Change Agents: Looking to State Constitutions for Rights Innovations

by Jeffrey Sutton

Summer 2018 | Volume 102 Number 2

The following is an excerpt from 51 Imperfect Solutions: States and the Making of American Constitutional Law (© 2018 by Jeffrey Sutton, published by Oxford University Press. All rights reserved.) The book is available for purchase from all major booksellers.

Excerpt from Chapter 2:  American Constitutionalism:  A Second Source of Power Comes With Dual Constraints on that Power

The point of this chapter is twofold: (1) to explain how we got here — how the bench and bar became so one-sided in their understanding of American constitutional law and diminished the States’ constitutions in the process, and (2) to consider reasons for changing course — why American lawyers and judges (and citizens) would benefit from taking our state constitutions more seriously than they currently do.

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A few features of American constitutional law confirm the similarities between the two situations. In this country, state and local laws face two sets of constitutional constraints: those under the U.S. Constitution and those under the relevant state constitution. The Framers of the U.S. Constitution modeled all individual rights guarantees after guarantees that originated in a state constitution — usually one of the state constitutions ratified between 1776 (after, in most cases, the colonies declared independence from England) and 1789 (when the people ratified the U.S. Constitution). Take some of our most celebrated rights: free speech; free exercise of religion; separation of church and state; jury trial; right to bear arms; prohibitions on unreasonable searches and seizures; due process; prohibition on governmental taking of property; no cruel and unusual punishment; equal protection. All of them, and all of the other individual rights guarantees as well, originated in the state constitutions and were authored by a set of not inconsequential political leaders in the States, such as John Adams, Benjamin Franklin, Robert Livingston, James Madison, and George Mason.

The upshot is that American constitutional law creates two potential opportunities, not one, to invalidate a state or local law. Individuals who wish to challenge the validity of a state or local law thus usually have two opportunities to strike the law — one premised on the first-in-time state constitutional guarantee and one premised on a counterpart found in the U.S. Constitution.

Yet most lawyers take one shot rather than two, and usually raise the federal claim rather than the state one. In the course of serving on the U.S. Court of Appeals for the Sixth Circuit for fifteen years, I have seen many constitutional challenges to state or local laws within the States of my circuit: Kentucky, Michigan, Ohio, and Tennessee. Yet I recall just one instance in which the claimant meaningfully challenged the validity of a law on federal and state constitutional grounds. One might be tempted to think that federal judges hear lawsuits only under federal law. Don’t be. We hear many state common law and state statutory claims. That’s because our power to hear federal statutory and constitutional claims comes with authority to hear related claims that arise under state law. And our power to hear disputes between citizens of one State against citizens of another permits claims under state or federal law — or both.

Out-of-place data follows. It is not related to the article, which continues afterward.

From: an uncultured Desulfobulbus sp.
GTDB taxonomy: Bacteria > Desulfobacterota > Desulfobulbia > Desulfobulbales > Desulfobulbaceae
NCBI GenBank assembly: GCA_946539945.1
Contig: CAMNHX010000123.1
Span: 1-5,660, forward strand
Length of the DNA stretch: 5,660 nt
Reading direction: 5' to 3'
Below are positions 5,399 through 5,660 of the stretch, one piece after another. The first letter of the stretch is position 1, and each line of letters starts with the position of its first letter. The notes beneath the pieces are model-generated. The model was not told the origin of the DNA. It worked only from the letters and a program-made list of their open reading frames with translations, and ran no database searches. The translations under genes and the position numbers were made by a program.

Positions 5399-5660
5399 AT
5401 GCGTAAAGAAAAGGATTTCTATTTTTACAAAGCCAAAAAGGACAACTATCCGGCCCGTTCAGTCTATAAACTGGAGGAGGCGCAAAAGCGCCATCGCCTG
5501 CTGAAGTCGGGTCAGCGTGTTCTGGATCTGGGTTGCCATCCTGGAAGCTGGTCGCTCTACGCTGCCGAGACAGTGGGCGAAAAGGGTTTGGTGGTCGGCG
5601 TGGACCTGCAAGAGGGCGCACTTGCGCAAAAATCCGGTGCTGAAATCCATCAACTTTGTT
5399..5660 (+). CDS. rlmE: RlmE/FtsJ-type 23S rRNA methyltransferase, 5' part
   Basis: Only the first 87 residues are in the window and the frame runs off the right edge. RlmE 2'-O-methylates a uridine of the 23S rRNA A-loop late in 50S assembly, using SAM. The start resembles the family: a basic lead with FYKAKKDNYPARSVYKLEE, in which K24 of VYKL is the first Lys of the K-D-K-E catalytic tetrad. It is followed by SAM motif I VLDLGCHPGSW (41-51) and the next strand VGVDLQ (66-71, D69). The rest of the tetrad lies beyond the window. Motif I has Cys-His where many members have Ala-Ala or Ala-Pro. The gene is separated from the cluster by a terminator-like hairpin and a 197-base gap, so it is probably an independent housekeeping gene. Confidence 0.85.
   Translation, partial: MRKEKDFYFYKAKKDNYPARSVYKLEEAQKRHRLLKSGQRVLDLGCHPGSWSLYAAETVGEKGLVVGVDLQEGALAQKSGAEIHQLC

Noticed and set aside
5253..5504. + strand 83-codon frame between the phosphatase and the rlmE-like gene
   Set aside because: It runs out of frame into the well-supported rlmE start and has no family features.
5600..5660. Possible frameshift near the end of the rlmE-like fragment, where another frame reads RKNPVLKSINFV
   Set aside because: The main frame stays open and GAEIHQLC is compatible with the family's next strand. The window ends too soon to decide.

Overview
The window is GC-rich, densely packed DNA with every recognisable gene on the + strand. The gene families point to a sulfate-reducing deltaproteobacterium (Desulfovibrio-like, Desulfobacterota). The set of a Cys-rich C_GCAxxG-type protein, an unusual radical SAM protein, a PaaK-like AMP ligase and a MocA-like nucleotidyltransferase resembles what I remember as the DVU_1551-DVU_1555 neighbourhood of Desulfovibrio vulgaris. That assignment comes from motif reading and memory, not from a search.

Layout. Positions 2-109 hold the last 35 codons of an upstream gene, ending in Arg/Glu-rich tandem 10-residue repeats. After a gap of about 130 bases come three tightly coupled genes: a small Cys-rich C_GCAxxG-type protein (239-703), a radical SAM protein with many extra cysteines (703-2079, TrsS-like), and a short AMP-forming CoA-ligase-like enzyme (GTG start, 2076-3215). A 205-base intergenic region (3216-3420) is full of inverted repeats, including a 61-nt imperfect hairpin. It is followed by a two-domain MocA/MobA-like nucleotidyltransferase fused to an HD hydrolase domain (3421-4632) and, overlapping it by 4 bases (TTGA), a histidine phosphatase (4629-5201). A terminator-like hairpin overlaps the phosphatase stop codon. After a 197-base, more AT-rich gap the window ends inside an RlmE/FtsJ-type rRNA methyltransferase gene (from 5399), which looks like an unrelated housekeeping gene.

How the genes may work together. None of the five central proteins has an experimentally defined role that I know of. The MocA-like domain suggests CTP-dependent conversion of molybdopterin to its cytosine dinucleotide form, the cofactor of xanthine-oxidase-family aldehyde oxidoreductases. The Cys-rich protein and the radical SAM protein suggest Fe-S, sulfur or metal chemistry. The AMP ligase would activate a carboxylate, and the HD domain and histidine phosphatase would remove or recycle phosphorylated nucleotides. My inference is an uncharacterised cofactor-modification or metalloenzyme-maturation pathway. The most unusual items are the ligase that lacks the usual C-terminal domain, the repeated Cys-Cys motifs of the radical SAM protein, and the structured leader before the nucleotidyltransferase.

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What we have today is not an inevitable feature of the Framers’ vision. It is in reality quite remote from anything the Framers could have imagined. The original constitutional plan created largely exclusive federal and state spheres of power as opposed to largely overlapping spheres of power. Which makes sense: Why would a libertarian group of Framers, skeptical of governmental power and intent on dividing it in all manner of ways, have doubled the governmental bodies that could regulate the lives of Americans? And tripled and quadrupled them if one accounts for cities and counties? A system of largely separate dual sovereignty (federal or state power in most areas) has become a system of largely overlapping dual sovereignty (federal and state power in most areas). Good or bad, textually justified or not, this feature of American government is not going away. American constitutional law today thus permits at least two sets of regulations in every corner of the country and what comes with it: the potential for dual challenges to the validity of most state or local laws. That has been true since the end of the Warren Court for most liberty guarantees, and it is difficult to envision a scenario in which that reality disappears.

This history, much abridged for sure, suggests two explanations for the seeming reluctance of lawyers and courts to take one part of American constitutional law seriously. The first is a function of time. Because it took until the 1960s for the U.S. Supreme Court to complete the individual rights revolution by incorporating most of the Bill of Rights into the Fourteenth Amendment, it was not until then that American lawyers, law schools, and state courts had any reason to think about using state and federal court systems, and state and federal constitutions, to vindicate civil rights. We thus are not talking about a set of litigation opportunities, a litigation strategy, that existed for most of American history. It’s been roughly fifty years since the U.S. Supreme Court completed much of this transformation. That’s not a long time, less than a fourth of American legal history. And that’s even less time if we consider the most recently incorporated right: the Second Amendment in 2010.